Perhaps you don’t live in England or Wales, so you think this has nothing to do with you. You’re wrong. English libel law now applies to everyone on Earth. Make any accusation, anywhere in the world, and if the subject can demonstrate that a single person in England or Wales has read it, you could be sued here for every penny, cent, rouble, rupee or renminbi you possess. The internet and the global nature of publishing ensure that these medieval laws have become the most powerful extra-territorial legislation ever drafted.

Yesterday two men with whom I seldom agree, the US senators Arlen Specter and Joe Lieberman, launched a new bill, called the Free Speech Protection Act, to defend US citizens against English libel law. Our laws, they argue, threaten the “free-flowing marketplace of ideas” which “enables the ideals of democracy to defeat the totalitarian vision of al-Qaida and other terrorist organisations”. English libel law is an international menace, a national disgrace, a pre-democratic anachronism. It defends crooks, terrorists and tyrants from investigation. It threatens the free speech of people all over the world and causes untold damage to the reputation of this country. And neither the British government nor the British parliament gives a damn. . . .

On top of this, we are about to be subjected to a month of saccharine slathering over the grand progress of China, a nation that tramples the free speech of its citizens. We have endured the childish but murderous reaction to cartoons in Denmark (hear yesterday’s discussion on Morning Joe contrasting this with reaction to The New Yorker’s Obama cover; they brag, properly, that nobody’s going to be arrested at the magazine for a cartoon). We witness repression of speech in the Middle East, in Africa, in Asia, in South America.

Shouldn’t the UK, of all nations, stand up for free speech as an example to the world? If the US and UK are going to fight for anything together, let it be that. Perhaps my friends at the Guardian should take Monbiot’s call as inspiration to hold a campaign for a First Amendment in the UK.

When Google’s the library, who’s the librarian?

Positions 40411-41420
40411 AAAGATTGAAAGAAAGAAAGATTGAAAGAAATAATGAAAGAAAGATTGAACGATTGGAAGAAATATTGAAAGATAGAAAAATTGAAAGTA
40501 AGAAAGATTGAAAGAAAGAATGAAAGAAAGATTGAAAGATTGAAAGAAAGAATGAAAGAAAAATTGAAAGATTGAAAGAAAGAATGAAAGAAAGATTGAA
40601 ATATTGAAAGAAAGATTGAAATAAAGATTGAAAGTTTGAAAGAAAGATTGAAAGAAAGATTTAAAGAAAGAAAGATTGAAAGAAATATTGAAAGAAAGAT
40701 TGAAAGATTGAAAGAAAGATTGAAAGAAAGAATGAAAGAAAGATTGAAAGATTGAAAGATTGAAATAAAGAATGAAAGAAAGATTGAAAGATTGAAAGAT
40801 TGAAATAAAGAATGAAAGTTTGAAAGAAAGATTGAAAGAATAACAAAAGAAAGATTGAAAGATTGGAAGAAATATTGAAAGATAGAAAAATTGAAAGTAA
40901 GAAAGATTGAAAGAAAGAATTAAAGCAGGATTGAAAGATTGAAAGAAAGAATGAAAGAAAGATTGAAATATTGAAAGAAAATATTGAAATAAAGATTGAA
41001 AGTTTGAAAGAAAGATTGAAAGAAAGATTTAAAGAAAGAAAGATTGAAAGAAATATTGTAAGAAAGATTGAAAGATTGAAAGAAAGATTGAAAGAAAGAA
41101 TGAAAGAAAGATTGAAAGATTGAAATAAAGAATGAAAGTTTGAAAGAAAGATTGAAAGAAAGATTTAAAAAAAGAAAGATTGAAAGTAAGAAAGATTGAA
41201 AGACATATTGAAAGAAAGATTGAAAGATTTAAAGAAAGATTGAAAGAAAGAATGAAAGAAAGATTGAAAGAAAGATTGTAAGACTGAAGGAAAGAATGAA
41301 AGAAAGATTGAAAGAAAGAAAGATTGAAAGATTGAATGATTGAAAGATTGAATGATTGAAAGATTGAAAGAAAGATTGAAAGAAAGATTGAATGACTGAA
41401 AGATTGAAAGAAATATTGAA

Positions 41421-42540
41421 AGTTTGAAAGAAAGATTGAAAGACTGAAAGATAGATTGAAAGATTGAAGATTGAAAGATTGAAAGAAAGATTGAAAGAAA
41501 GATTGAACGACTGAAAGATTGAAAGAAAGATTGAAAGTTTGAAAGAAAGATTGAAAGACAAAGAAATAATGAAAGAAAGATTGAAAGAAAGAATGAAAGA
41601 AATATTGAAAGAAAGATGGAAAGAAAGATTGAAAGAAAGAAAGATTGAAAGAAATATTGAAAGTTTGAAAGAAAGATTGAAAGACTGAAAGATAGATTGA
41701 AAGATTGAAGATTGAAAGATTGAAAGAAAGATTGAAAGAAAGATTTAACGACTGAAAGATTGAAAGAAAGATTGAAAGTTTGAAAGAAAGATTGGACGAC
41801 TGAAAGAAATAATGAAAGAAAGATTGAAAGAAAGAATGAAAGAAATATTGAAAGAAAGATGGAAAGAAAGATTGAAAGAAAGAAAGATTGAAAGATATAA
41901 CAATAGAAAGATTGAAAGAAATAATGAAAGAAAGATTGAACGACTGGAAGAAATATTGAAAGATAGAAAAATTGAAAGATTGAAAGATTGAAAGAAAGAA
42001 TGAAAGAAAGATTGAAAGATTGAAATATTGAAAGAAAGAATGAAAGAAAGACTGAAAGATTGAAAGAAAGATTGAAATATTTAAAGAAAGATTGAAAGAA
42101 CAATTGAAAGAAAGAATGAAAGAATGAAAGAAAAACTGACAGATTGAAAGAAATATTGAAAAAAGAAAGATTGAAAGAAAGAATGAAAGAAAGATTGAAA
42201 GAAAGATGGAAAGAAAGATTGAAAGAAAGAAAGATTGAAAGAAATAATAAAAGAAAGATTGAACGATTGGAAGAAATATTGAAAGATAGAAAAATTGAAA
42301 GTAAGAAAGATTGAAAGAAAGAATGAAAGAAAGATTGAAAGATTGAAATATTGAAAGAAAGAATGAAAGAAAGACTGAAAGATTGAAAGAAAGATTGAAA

PaidContent says it’s a false alarm that Viacom will get personally identifiable information on our video viewing from YouTube and Google as part of its self-destructive lawsuit. Nonetheless, the episode has sparked the question I pose in the headline: When Google becomes our library, who acts as the librarian to protect our privacy as a matter of principle?

And what is the principle? Any site with content — Google, Amazon, a newspaper, a blog, an ISP — is now the moral equivalent of a library or bookstore, two institutions that try hard not to hand over information on what content we seek and consume arguing that that would violate our First Amendment rights. The controversy in the telco immunity legislation is that those searches were made without warrants. In this case, there is a warrant. When I ran sites, we got subpoenas all the time and handed over IP addresses when ordered; that was company policy. I always found it troubling and as a result ordered that we would change our data retention policy and get rid of IP addresses as soon as possible. Should Google and other sites erase IPs and rely only on cookies without personally identifiable information?

I say all this more as a question than as a statement. Viacom could have just as easily gotten our addresses and account names. Even as blind as Viacom is to the new reality — the suit itself is the proof of that — they realized, as PaidContent points out, that getting our personal viewing information would have turned them into a corporate peeping-tom pariah. So what is the principle and the law in your view? What should they be? And what are the practical tactics we should expect content sites to take? Should I be erasing my logs? Is that pointless because Google Analytics has them too? What gives?

: LATER: Bob Wyman adds in the comments:

PaidContent was spun… They are wrong. Viacom claims that they will receive no “personally identifiable information” because they managed to get the judge to accept that “login id is a pseudonym … which … ‘cannot identify specific individuals’” (See pages 13-14 of the ruling). The judge granted Viacom’s demand to receive “all data from the Logging database” — including login id.

I don’t know about you, but I sure think my Google “login id” does a pretty good job of identifying me…

:UPDATE: the Journal has a good July 4 story outlining how Google is trying to get Viacom to agree to scrubbing personally identifiable information out of the data because of the uproar over it.

We need a principle as we have one governing the ethics and if possible the behavior of bookstores and libraries. Google is the library.